next Confidence Intervals on the Estimated Parameters: The Bootstrap
previous Weighting and masking
up Numerical Methods for Estimating Loglet Parameters from Time-Series

  
French Mobility: an example

This example illustrates logistic analysis of a data set with several components and masking. Figure 7 presents the results of an analysis of historical time-series data of French motorized mobility4. Periods of conflict, such as World War I, cause substantial deviations from normal activity; analysis of such trends, then, should focus on the years outside of these periods. That said, for this analysis, we excluded the data between 1912 and 1950.

We posit a logistic for the years of the Industrial Revolution, one for the advances in automotive production (i.e., the assembly line), and another for the post-WWII economic boom.

Figure 7a shows the data set D (circles) and the estimated fitted curve $\bold N(t, \bold P)$, where

\begin{displaymath}\bold P = \left[ \begin{array}{ccc}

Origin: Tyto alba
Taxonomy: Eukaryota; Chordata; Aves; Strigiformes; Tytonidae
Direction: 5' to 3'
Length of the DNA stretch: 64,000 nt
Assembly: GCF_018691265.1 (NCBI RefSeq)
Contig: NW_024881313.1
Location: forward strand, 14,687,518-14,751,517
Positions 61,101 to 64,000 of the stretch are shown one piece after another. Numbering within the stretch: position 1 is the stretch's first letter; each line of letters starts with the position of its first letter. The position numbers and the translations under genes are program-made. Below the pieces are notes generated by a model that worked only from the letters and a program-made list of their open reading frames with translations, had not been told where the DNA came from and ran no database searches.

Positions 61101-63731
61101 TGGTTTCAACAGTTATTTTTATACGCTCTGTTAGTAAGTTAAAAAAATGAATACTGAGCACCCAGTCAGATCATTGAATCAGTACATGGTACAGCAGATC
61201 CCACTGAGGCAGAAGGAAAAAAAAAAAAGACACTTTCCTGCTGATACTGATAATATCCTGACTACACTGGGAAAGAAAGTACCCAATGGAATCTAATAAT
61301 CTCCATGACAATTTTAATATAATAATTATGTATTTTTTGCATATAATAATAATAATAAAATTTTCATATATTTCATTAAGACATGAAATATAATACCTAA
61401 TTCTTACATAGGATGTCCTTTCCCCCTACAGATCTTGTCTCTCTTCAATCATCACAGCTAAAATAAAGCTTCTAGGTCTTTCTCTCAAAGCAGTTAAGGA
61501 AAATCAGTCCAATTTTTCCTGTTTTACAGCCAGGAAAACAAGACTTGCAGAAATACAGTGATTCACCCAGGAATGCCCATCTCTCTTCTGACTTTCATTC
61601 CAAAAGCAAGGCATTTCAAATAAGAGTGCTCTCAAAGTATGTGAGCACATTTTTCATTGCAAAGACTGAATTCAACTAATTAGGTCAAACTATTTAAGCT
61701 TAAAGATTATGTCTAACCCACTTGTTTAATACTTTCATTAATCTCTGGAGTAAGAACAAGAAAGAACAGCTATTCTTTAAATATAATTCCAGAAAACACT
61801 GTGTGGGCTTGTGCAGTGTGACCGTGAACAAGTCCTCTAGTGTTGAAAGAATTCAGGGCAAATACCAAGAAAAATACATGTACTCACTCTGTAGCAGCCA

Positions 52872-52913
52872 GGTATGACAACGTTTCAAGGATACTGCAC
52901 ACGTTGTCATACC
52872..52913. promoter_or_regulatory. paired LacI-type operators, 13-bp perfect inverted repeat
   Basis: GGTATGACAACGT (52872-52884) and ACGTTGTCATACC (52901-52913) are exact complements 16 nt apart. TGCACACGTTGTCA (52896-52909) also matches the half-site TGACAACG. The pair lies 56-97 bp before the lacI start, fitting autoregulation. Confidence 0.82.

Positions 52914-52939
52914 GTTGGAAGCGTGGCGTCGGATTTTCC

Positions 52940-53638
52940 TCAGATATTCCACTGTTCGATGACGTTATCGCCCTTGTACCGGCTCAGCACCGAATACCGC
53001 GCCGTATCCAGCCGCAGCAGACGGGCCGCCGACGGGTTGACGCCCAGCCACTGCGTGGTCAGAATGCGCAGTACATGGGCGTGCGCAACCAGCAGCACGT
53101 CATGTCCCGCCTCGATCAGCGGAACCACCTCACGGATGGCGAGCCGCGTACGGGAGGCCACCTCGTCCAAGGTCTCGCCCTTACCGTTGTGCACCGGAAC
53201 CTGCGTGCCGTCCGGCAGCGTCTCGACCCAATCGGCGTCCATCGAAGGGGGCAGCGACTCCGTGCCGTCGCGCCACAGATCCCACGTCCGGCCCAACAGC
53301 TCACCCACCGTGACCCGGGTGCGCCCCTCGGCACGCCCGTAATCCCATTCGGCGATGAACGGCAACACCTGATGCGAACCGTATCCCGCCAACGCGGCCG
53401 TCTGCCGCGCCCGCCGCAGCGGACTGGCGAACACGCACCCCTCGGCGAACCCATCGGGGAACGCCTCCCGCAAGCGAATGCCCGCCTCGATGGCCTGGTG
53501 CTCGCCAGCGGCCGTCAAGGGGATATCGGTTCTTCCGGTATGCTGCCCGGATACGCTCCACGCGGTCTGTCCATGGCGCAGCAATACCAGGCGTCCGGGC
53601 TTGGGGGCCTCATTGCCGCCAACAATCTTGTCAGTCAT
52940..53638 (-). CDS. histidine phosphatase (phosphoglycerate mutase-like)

53 & 322 & 1870 \\
26 & 1291 & 1918 \\
29 & 12254 & 1970 \end{array} \right].
\end{displaymath}


  
Figure 7: Analysis of French Motorized Mobility
\resizebox{4in}{!}{\includegraphics{fmot_21Oct96_plot.eps}}

Accordingly, the weights $\bold w$ for the corresponding data points were set to 0.

Figure 7b shows the component logistics normalized to their respective $\kappa_i$ (for scale). Figure 7c shows the Fisher-Pry transform of the masked data set, while figure 7d shows the Fisher-Pry transform of all of the (unmasked) data.


next up previous contents
Next: Confidence Intervals on the Estimated Parameters: The Bootstrap Up: Numerical Methods for Estimating Loglet Parameters from Time-Series Previous: Weighting and masking
Perrin S Meyer
1998-07-14